Who Killed Homer? The Demise of Classical Education and the Recovery of Greek Wisdom

By Victor Davis Hanson; John Heath | Go to book overview

Chapter 3
WHO KILLED HOMER
— AND WHY?

For I know this thing well in my heart, and my mind knows it:
there will come a day when sacred Ilion shall perish,
and Priam, and the people of Priam of the strong ash spear.
But it is not so much the pain to come of the Trojans
that troubles me, not even of Priam the king nor Hekabe,
not the thought of my brothers who in their numbers and valour
shall drop in the dust under the hands of men who hate them,
as troubles me the thought of you, when some bronze-armoured
Achaian leads you off, taking away your day of liberty.

Homer, Iliad
(Hector to Andromache)


THE PRESENT CRISIS

Classicists now share an uncomfortable fate with Aesop’s dying eagle. The Greek fabulist tells of an eagle, shot down by an arrow, which only at the moment of his death recognizes his own feathers on the shaft. What Classicists have said and written about Homer over the last few decades—how we said it and especially why—has killed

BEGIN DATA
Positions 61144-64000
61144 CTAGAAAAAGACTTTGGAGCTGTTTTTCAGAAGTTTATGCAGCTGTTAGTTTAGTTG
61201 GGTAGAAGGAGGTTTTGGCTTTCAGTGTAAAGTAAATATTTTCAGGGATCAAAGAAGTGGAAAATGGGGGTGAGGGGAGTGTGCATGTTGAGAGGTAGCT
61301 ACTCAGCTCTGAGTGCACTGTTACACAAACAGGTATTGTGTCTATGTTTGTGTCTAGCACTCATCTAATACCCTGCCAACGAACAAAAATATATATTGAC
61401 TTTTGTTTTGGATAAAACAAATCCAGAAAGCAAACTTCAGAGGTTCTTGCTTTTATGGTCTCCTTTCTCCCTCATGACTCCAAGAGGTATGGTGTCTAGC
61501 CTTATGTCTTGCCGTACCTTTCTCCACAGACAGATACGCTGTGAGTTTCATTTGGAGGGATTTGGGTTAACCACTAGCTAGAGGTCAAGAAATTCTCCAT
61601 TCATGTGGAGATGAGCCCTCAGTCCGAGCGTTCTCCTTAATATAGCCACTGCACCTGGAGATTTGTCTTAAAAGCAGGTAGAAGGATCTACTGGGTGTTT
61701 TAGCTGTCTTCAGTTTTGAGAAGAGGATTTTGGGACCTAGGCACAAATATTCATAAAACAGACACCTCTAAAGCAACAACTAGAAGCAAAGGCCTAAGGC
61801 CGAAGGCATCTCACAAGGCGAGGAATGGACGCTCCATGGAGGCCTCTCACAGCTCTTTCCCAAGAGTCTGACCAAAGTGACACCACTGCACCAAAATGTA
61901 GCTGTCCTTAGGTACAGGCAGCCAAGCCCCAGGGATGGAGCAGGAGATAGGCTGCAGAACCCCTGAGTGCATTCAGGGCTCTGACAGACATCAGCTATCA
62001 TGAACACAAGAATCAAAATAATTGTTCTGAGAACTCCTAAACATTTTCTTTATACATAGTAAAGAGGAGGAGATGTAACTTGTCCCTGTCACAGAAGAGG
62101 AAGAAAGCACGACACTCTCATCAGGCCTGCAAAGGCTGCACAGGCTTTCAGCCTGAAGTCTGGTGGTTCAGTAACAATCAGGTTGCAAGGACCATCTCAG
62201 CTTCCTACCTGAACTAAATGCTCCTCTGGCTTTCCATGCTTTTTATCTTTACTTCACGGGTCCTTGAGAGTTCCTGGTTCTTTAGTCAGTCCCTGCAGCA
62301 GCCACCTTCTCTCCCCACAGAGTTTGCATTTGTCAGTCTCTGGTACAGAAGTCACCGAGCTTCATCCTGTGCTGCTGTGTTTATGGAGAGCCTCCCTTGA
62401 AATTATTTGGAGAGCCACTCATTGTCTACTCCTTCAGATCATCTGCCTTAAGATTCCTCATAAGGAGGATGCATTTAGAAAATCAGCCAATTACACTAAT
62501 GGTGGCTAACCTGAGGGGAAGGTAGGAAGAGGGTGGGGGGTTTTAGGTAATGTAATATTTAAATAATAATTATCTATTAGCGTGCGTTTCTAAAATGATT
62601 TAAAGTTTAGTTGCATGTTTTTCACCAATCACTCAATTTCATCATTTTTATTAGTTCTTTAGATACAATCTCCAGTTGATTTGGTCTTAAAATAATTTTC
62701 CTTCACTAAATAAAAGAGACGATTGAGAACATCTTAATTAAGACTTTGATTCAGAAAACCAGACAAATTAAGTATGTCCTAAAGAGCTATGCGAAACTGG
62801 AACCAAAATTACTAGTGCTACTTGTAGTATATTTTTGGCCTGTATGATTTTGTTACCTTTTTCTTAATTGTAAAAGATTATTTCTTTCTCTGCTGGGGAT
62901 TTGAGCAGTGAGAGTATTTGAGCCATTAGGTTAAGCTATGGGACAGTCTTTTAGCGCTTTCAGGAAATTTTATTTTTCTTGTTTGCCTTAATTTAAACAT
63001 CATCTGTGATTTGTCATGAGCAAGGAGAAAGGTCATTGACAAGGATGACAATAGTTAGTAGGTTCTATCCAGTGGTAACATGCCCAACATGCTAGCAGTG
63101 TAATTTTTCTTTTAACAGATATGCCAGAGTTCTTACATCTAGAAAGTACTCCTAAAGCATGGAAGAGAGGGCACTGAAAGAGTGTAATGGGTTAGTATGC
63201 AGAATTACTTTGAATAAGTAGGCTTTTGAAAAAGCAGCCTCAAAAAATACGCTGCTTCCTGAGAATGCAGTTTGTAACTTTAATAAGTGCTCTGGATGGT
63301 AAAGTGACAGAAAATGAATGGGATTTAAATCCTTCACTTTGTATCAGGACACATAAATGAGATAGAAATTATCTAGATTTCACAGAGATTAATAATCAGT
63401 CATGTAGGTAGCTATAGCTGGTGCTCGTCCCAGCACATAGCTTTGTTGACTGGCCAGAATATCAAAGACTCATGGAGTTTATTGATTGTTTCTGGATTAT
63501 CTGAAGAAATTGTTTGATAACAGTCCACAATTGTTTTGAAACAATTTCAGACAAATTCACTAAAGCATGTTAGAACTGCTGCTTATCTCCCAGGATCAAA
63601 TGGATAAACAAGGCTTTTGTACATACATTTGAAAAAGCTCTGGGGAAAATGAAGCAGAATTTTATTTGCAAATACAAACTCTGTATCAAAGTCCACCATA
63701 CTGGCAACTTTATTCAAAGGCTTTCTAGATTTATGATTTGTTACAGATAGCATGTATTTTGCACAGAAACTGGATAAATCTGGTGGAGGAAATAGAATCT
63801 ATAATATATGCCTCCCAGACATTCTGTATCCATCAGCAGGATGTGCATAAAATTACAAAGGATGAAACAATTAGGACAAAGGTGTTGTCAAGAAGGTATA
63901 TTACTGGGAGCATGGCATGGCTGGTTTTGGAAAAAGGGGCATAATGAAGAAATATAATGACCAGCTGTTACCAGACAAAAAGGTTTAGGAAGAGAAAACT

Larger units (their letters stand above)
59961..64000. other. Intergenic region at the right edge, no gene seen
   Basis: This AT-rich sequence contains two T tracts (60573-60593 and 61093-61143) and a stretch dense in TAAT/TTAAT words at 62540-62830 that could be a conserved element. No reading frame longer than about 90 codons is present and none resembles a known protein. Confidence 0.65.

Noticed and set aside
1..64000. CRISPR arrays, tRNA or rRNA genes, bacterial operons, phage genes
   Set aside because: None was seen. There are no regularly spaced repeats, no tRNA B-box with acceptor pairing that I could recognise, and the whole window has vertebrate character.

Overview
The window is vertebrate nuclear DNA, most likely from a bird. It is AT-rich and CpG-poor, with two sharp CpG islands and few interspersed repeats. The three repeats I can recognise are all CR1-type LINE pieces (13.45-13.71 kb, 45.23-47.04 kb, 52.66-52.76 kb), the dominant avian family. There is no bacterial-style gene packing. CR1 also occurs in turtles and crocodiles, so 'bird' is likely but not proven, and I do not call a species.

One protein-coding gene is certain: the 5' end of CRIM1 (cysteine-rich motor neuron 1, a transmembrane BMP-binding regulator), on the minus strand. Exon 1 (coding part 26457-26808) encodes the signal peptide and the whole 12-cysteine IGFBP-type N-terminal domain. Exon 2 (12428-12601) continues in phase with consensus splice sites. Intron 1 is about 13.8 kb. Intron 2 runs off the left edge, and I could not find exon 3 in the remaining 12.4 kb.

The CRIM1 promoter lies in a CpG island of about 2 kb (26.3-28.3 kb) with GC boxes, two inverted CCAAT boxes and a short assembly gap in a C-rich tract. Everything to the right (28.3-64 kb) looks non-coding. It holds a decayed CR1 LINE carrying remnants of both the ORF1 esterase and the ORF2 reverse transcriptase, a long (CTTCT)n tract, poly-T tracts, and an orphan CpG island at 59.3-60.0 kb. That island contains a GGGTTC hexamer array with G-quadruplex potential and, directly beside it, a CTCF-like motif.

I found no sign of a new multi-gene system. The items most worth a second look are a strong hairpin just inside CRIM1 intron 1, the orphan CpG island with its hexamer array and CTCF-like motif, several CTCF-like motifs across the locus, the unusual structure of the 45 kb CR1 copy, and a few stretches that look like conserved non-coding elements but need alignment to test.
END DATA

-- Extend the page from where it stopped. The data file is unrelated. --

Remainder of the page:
-81-

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Who Killed Homer? The Demise of Classical Education and the Recovery of Greek Wisdom
Table of contents

Table of contents

  • Title Page iii
  • Contents ix
  • Preface to the - Paperback Edition xi
  • Prologue xix
  • Chapter 1 - Homer Is Dead 1
  • Chapter 2 - Thinking like a Greek 21
  • Chapter 3 - Who Killed Homer — and Why? 81
  • Chapter 4 - Teaching Greek Is Not Easy 161
  • Chapter 5 - What We Could Do 209
  • Appendix - When All We Can Do Is Read 251
  • Afterword - A Reply to Our Critics 275
  • Acknowledgments 311
  • Notes 313
  • Index 317
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